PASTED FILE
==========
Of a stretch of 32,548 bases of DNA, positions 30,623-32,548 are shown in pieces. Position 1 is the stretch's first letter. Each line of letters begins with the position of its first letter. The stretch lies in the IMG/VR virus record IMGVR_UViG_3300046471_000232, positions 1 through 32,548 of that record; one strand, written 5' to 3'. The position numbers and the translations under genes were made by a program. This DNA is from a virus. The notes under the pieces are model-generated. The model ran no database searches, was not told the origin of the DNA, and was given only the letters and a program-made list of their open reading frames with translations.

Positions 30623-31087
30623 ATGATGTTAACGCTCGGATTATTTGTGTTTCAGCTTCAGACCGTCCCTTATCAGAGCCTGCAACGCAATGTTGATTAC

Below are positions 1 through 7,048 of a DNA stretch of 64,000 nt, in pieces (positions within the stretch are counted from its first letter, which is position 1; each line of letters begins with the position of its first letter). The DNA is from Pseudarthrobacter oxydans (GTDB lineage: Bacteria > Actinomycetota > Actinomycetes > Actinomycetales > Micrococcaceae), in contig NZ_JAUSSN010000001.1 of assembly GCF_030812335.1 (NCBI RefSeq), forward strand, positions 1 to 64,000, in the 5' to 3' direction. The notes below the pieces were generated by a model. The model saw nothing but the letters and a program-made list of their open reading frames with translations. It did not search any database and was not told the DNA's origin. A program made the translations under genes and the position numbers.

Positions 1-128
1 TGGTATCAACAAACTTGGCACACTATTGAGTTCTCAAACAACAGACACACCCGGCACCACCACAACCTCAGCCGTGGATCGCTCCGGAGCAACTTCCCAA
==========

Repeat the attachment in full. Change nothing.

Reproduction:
Of a stretch of 32,548 bases of DNA, positions 30,623-32,548 are shown in pieces. Position 1 is the stretch's first letter. Each line of letters begins with the position of its first letter. The stretch lies in the IMG/VR virus record IMGVR_UViG_3300046471_000232, positions 1 through 32,548 of that record; one strand, written 5' to 3'. The position numbers and the translations under genes were made by a program. This DNA is from a virus. The notes under the pieces are model-generated. The model ran no database searches, was not told the origin of the DNA, and was given only the letters and a program-made list of their open reading frames with translations.

Positions 30623-31087
30623 ATGATGTTAACGCTCGGATTATTTGTGTTTCAGCTTCAGACCGTCCCTTATCAGAGCCTGCAACGCAATGTTGATTAC

Below are positions 1 through 7,048 of a DNA stretch of 64,000 nt, in pieces (positions within the stretch are counted from its first letter, which is position 1; each line of letters begins with the position of its first letter). The DNA is from Pseudarthrobacter oxydans (GTDB lineage: Bacteria > Actinomycetota > Actinomycetes > Actinomycetales > Micrococcaceae), in contig NZ_JAUSSN010000001.1 of assembly GCF_030812335.1 (NCBI RefSeq), forward strand, positions 1 to 64,000, in the 5' to 3' direction. The notes below the pieces were generated by a model. The model saw nothing but the letters and a program-made list of their open reading frames with translations. It did not search any database and was not told the DNA's origin. A program made the translations under genes and the position numbers.

Positions 1-128
1 TGGTATCAACAAACTTGGCACACTATTGAGTTCTCAAACAACAGACACACCCGGCACCACCACAACCTCAGCCGTGGATCGCTCCGGAGCAACTTCCCAA